Ask a child what do you want to become when you grow up and the child will spontaneously say things like ‘Doctor’, ‘Engineer’, Pilot, Policeman and so on. A child’s imagination is shaped by simple considerations without getting to understand the ordeals required to succeed in a chosen profession. Most of us would have had a childhood desire to become someone and eventually became someone else due to force of circumstances or due to new career judgments we make as we grow and evolve. Most of us would have jumped into a chosen career path expecting it be the most satisfying journey of our lifetime and the hope of leading a life of comfort, happiness and satisfaction. But the reality is many of us had absolutely no idea about the commitment that needs to be made in order to succeed in our chosen path or become like the top people we admired when we were young. The problem is that we didn’t have the experience, maturity and knowledge to size up the struggles and commitment required to rise up to the person we have imagined us to become. Also our desires change and things that motivate us change throughout our lifetime. So when we start confronting the harsh realities of working in a competitive world where everyone is competing to get to the top fast and where politics becomes a tool of necessity, the job that we believed will make us comfortable looks a lot more uncomfortable to handle. Everything then appears to daunting, be it meeting work deadlines, handling a demanding boss or working long hours or completing a given work on time. Suddenly, the thought of being in a comfortable job appears to be useful for public posturing but not for personal fulfillment.
Should you stay or move on?
Then why would you want to continue to be on this job? The problem is that once we are on a certain path, sometimes the most difficult thing to do is to move away from it or move alongside to let others pass. The hardest thing is to recognize that the path we are on is not headed where we want to be. We are all aware of the phrase “do what you love for a living and you never work a day in your life”. The truth is that if you loved what you were doing, many of the issues you complain about, will be a non issue. The problem is that there is an in-congruence between what you want out of life, the goals that you have for yourself and the simplistic goal of career that you once thought was the end all be all.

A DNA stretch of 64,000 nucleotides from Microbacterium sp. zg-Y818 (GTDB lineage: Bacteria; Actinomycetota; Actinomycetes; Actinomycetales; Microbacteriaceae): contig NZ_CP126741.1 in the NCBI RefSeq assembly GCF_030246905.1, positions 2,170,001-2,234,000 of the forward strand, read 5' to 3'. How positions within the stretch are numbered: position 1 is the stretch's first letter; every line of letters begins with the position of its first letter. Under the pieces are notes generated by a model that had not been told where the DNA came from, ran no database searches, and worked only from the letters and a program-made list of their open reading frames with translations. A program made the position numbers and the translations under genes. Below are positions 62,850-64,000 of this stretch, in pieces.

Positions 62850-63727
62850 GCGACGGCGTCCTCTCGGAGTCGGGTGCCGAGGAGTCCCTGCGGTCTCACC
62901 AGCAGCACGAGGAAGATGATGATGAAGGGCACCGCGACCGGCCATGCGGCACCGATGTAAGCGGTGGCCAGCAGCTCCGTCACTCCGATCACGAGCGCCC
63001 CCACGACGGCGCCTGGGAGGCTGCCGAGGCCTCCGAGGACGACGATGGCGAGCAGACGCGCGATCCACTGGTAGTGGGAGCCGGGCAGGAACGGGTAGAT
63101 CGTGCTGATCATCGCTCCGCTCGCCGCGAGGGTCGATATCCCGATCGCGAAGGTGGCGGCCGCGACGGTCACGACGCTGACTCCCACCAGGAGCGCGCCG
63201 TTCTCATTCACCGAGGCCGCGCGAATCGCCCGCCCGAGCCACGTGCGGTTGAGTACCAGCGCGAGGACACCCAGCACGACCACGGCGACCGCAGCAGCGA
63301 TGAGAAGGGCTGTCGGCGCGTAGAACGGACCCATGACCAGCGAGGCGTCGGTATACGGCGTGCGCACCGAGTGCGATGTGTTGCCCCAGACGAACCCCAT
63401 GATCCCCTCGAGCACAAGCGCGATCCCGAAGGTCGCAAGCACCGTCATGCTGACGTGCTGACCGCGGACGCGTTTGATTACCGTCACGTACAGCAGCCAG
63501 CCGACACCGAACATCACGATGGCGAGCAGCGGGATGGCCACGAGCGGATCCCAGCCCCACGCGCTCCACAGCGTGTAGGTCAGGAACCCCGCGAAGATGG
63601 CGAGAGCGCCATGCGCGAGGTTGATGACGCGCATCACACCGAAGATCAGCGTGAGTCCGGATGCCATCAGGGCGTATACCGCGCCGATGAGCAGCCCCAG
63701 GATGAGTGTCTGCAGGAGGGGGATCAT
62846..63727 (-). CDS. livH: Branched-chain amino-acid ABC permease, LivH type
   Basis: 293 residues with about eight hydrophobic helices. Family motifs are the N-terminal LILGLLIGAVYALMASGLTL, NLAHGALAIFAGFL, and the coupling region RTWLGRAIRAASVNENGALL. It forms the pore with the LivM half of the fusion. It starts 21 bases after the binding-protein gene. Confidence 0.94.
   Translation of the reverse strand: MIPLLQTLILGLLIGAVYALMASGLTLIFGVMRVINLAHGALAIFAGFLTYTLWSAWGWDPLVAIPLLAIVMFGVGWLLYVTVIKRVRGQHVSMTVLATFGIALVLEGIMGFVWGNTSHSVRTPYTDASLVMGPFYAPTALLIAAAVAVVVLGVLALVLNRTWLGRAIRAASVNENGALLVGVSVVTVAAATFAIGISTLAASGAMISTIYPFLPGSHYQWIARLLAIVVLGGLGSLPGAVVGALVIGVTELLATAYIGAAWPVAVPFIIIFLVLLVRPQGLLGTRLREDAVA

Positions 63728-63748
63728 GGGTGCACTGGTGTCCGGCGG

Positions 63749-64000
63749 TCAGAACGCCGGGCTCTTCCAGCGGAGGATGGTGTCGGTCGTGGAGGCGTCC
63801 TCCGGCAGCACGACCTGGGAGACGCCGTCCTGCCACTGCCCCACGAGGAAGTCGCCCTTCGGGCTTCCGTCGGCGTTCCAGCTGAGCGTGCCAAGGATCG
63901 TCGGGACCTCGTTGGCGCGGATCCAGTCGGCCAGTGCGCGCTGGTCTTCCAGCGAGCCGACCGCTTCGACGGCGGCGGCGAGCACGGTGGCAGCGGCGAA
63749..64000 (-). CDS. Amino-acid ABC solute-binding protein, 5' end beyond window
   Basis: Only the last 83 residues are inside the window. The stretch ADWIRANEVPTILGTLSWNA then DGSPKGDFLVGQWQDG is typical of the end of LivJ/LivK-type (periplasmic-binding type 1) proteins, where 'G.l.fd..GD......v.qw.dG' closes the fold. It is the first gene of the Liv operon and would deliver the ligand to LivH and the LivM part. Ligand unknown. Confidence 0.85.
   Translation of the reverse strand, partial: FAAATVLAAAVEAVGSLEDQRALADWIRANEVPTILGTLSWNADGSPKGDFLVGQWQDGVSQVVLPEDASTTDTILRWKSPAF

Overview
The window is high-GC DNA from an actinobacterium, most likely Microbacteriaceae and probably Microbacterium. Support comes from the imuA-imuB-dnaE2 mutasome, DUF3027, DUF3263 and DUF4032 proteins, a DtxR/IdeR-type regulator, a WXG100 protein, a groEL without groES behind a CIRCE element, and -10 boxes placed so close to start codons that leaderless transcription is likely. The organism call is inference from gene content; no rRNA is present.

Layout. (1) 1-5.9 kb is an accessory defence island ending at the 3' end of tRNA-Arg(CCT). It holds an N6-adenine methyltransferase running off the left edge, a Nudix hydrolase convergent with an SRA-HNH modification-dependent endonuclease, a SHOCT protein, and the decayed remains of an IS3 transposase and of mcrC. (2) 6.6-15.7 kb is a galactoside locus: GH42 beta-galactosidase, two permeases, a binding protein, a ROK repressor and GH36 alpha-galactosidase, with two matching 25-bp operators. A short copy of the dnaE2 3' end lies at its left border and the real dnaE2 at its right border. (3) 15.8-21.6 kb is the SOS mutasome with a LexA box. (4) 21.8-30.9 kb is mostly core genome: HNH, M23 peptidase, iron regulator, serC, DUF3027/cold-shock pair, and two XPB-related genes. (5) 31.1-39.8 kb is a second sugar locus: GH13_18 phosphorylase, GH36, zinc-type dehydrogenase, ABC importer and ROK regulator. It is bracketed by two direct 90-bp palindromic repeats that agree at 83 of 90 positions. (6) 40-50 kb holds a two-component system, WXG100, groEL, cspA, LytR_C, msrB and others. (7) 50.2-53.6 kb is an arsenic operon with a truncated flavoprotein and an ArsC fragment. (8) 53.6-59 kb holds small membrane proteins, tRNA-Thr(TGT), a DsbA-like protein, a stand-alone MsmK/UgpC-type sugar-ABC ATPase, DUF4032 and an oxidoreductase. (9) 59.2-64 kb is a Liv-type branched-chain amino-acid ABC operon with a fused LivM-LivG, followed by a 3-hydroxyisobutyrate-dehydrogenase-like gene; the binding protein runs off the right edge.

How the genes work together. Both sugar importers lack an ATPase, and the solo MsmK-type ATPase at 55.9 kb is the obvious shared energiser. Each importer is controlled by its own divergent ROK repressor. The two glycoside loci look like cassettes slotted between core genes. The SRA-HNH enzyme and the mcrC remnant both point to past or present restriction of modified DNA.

Fear of failure is a huge obstacle to overcome
You probably feel a huge commitment to continue on course and not stray. After all, you have already invested significant number of years to get to where you are now and suddenly being at cross-roads challenging yourself to consider new paths becomes a frightening thought. The usual thought that stops you is ‘what if the new path is worse than the current path?’ ‘What if you failed in the new path?’ ‘May be there are brighter spots in the current path in future’. The uncertainty of the outcomes of alternative choices and the prospect of failure usually convinces you to carry on with the current path.
The Fear of Failure is a huge mental block to overcome. From our childhood we have been conditioned to be at the top of the class, to strive for an ‘A’ in all subjects, to get into the best University, to get into the best job and so on. We want to pursue options that are time tested and that guarantees success. Anything that has the slightest prospect of failure is something we wish to avoid.
The biggest failure that anyone can have in life is not following their heart. If your goal is to build a life that is more balanced with family and career, you may have to sacrifice the corner office to get there, but in the end you would have achieved the goals you have set for yourself. They may be completely different goals, each of them achieved through different means and you can consider yourself successful when your decisions have led you to a life of happiness. There is of course a price to pay for every decision you make. If you stick on with a job that you are uncomfortable with then you will pay the price through mental trauma, stress, bad temper, ill-health and so on. If you choose to make a change then there is a price to pay in terms of learning new skills, taking on new challenges and proving yourself in a new environment. There is always a risk of failure but if our minds are focused only on risk then our judgments are likely to be clouded.
Change or not change?
The question that you have to ask yourself is should you be sticking with a job that is hurting your happiness or should you be considering alternatives. Perhaps putting up with your job that you no longer feel comfortable and working harder than before could eventually get you a promotion or a better title, but you would have eventually paid a price for it in terms of lost family time, health issues, mental trauma and so on. It is okay to acknowledge that as time has progressed you have changed, or that your goals have changed. Yes making a change is always uncomfortable. But not making a change is uncomfortable too. So, taking action or no action, both have consequences. So you have to decide which discomfort you are willing to take on. At the end of the day, only you can determine what your end goals are and adjust your career path accordingly. There is only one life. So go ahead and take chances. Sometimes what you fear may not be real. There could be new learning and new awareness in a change. That could be life altering. Don’t worry about what others think and don’t wait for outside approval. There is only one life. So make it memorable and joyful. Listen to your heart and follow the divine guidance coming from your inner voice be it staying or moving on.